CRYSTAL BALL: STAPLES PREDICTS OILERS WILL OVERTAKE FLAMES NO LATER THAN 2012-13

I’m not surprised Calgary Flames GM Jay Feaster got Edmonton Oilers faithful hot and bothered with his comments regarding rebuilding the other day, but I’m a bit puzzled fan veteran Edmonton Journal scribe David Staples took the bait.

Feaster, as noted in a Lowetide item at Oilersnation Friday, dissed the Oilers in a Calgary Herald story by Scott Cruickshank. The item read in part:

"I’m sorry — Edmonton finished where last year, caller? Want to wager on where we finish relative to Edmonton this year? I’m tired of this question, I’ll tell you very honestly. I’m getting a little sour. How many teams . . . every year, for the last 10 years, five years, eight years, have finished in the bottom five, bottom seven, bottom 10?

"They’ve had a pick anywhere from No. 1 to No. 10 year after year after year after year, and they still wander in the desert. And they’re no closer to getting out than they were 10 years ago.

"You know what? I look forward to the Battle of Alberta for the next X number of years. If the idea is, ‘Burn it to the ground,’ then Ken can find another manager to do it." The entire item is here.

That drew the obligatory response from Oilers supporters, and Staples, a respected and seasoned booster reporter at the broadsheet, added his two cents at The Cult of Hockey Friday, including this: "If the Oilers don’t overtake the Flames this year, it will happen no later than next year." For context, the whole item is here.

CLOSING FAST?

"If" the Oilers don’t overstake the Flames this year? Staples is suggesting Edmonton might catch a team that finished 32 points ahead of them in the Western Conference in 2010-11, a team that scored 57 more goals and allowed 32 fewer goals. This coming season? David, David, David.

There’s no doubt in my mind the Oilers have better young talent and more of it than the paper-thin Flames. And there’s no question Calgary’s best players are on the wrong side of 30, that they look to be a team in decline, whereas the Oilers appear to be a team on the rise.

That said, it’s still a quantum leap to think the Oilers, coming off a season in which they went 25-45-12 for 62 points, have a hope in Hades of surpassing the Flames, who went 41-29-12 for 94 points, by the end of this coming season.

As for turnover in the teams since last season, the Oilers have brought in Ryan Smyth, Eric Belanger, Ben Eager, Cam Barker, Darcy Hordichuk and Andy Sutton to bolster an unquestionably talented collection of kids like Taylor Hall, Jordan Eberle and Magnus Paajarvi. Gone are Dustin Penner, Andrew Cogliano, Kurtis Foster, Jim Vandermeer, Colin Fraser, Jason Strudwick, Steve MacIntyre and Zack Stortini.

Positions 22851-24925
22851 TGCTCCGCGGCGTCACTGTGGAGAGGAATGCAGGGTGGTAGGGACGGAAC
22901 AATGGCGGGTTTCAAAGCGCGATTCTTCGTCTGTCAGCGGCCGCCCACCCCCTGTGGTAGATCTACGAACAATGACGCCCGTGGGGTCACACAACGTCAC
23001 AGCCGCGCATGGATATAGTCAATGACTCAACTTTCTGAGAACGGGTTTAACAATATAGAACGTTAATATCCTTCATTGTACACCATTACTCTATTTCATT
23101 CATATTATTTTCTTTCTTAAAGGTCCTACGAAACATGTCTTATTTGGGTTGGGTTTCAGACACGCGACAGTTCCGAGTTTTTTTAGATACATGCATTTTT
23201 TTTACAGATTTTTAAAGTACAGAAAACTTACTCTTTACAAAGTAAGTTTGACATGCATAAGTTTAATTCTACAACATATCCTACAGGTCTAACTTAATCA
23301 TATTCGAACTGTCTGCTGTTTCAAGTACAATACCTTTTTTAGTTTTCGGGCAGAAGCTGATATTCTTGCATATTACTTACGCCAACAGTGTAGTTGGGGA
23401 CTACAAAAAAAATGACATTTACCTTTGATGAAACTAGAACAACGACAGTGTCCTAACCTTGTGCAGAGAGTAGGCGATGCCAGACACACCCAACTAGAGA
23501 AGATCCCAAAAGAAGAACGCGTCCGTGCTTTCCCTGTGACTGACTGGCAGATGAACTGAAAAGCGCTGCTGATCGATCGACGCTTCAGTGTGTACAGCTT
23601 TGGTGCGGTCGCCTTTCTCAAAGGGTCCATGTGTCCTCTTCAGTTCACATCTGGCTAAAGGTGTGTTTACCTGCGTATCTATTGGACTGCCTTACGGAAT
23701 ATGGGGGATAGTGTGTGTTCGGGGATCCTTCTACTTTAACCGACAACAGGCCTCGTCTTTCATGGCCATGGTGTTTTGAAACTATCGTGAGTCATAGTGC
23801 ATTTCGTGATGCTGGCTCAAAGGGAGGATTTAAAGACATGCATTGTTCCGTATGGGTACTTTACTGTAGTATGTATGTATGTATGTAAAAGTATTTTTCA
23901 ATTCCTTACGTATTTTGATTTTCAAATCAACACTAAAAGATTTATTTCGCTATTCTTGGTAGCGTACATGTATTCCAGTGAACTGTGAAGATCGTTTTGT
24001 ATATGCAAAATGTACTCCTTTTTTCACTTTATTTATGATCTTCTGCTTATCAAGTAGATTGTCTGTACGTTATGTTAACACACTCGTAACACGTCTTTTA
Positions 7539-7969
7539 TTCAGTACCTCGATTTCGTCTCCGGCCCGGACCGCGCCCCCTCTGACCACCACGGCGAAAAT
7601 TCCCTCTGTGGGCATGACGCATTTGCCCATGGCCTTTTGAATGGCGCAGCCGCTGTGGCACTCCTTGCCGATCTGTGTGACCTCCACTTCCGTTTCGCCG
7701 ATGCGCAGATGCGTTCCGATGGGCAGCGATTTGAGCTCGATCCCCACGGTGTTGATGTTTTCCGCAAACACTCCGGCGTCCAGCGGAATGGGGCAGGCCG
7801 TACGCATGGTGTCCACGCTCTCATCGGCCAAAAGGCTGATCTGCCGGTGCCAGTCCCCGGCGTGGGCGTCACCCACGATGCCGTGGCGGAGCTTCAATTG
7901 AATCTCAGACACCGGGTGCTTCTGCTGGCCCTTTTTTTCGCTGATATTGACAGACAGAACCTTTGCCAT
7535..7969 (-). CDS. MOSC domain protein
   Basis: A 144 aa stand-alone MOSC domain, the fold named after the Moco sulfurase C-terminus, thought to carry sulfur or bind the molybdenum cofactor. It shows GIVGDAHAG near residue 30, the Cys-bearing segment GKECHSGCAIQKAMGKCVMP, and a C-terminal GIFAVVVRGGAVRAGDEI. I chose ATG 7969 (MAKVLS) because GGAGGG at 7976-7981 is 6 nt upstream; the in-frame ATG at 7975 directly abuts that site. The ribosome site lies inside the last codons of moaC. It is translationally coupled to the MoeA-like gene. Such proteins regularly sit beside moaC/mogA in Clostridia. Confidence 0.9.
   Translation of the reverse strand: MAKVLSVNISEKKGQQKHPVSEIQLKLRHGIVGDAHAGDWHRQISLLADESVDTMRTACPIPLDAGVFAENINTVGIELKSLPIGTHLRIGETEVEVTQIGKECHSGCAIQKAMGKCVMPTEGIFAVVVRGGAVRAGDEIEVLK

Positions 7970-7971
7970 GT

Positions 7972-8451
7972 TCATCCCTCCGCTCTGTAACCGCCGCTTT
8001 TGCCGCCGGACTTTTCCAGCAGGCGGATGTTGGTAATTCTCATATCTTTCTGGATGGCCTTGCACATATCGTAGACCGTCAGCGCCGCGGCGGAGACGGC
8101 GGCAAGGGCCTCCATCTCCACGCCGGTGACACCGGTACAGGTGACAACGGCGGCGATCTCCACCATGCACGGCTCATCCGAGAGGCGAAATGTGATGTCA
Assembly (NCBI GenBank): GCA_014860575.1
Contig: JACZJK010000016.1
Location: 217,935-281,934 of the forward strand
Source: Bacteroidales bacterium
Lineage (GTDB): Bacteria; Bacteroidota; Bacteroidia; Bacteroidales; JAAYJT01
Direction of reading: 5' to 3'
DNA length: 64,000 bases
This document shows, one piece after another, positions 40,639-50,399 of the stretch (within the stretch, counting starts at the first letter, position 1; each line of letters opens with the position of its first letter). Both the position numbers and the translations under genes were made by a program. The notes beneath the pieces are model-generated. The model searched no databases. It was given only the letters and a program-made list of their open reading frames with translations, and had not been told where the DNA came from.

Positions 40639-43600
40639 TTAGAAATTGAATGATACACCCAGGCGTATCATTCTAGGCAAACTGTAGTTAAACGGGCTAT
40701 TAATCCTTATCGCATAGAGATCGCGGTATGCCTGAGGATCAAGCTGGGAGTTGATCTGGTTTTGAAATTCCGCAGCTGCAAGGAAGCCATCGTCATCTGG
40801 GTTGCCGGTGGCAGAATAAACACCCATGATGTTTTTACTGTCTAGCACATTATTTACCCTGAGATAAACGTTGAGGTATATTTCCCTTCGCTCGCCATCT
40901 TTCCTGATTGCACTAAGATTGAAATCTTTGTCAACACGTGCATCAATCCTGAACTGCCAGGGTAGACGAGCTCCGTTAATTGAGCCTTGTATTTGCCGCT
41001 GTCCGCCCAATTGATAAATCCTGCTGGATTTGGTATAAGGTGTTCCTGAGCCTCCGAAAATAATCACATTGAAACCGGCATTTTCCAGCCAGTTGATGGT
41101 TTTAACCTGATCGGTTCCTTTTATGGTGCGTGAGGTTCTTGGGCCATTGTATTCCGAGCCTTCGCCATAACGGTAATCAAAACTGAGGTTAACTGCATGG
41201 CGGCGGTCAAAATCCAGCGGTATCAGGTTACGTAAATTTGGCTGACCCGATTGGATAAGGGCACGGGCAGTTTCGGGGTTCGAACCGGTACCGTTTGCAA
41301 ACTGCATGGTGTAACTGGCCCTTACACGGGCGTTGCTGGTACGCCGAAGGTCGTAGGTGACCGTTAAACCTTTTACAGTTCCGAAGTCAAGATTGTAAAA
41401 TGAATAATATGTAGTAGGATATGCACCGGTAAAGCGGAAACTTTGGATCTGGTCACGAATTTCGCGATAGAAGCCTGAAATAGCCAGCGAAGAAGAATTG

The Flames haven’t been nearly as active. They’ve tweaked the roster by bringing in Chris Butler, Paul Byron and Mr. Alphabet (Pierre-Luc Letourneau-Leblond) and jettisoning Robyn Regehr, Ales Kotalik, Adam Pardy and Steve Staios.

THE LONG RUN

 

While I see the Oilers being 20 points or so better if they can keep their best players reasonably healthy — which they haven’t been able to do in recent seasons — and Calgary dropping off a bit, based on the personnel likely to be in place when camp breaks, that doesn’t add up to a 32-point swing for me.

But what about by 2012-13, the out Staples left himself? Well, maybe. Of course, that will take continued development by Edmonton’s impressive collection of youth, which seems likely. Then again, it will also require all the right moves to acquire veterans and transitional players by GM Steve Tambellini, which seems, well, you tell me.

And even if the Oilers kids keep coming on and Tambellini does fill remaining holes on defence and in goal, I can only assume Feaster won’t stand pat over the next year. If it all goes sideways, he might even have to do the kind of tear-down he thumbed his nose at in the Calgary Herald story. Wouldn’t that be something? Could happen.

The thing is, given the turnover on rosters and wildcards that come with it, I don’t think it’s possible to project that far ahead with the kind of certainty dripping from, "If the Oilers don’t overtake the Flames this year, it will happen no later than next year."

I think the fan in Staples got the better of the reporter on this one.

Listen to Robin Brownlee Wednesdays and Thursdays from 3 p.m. to 5 p.m. on the Jason Gregor Show on TEAM 1260.

  • Mark-LW

    At the risk of sounding as foolish: I predict the winning lotto 6/49 numbers twice a week. Unfortunately, I am off by six numbers every time. Predicting what will happen season after next is absolutely impossible.

  • Predictions that the Oilers will improve by 20 points this coming season based on being injury free (odd considering the team’s best defenseman is not ready to go) and that the off season changes will all pan out, ignore the changes made by other teams in the offseason.

    The only two teams in the WC that look on the surface to be any weaker are the Phoenix Coyotes and Dallas Stars.

    The Oilers have a 37 point gap to make up on the Coyotes and 33 on the Stars.

    All of the Avs, Jackets, Wild, Blues, Hawks and Kings have made significant improvements to their rosters so, even if one is steadfastly optimistic about what Tambellini has done in the offseason, it needs to be remembered that those roster changes have at least been matched by most every other team in the conference.

    If the Oilers are able to take advantage of the Stars and Coyotes in the 4 games they play them, you have to bear in mind the other WC teams can also do the same.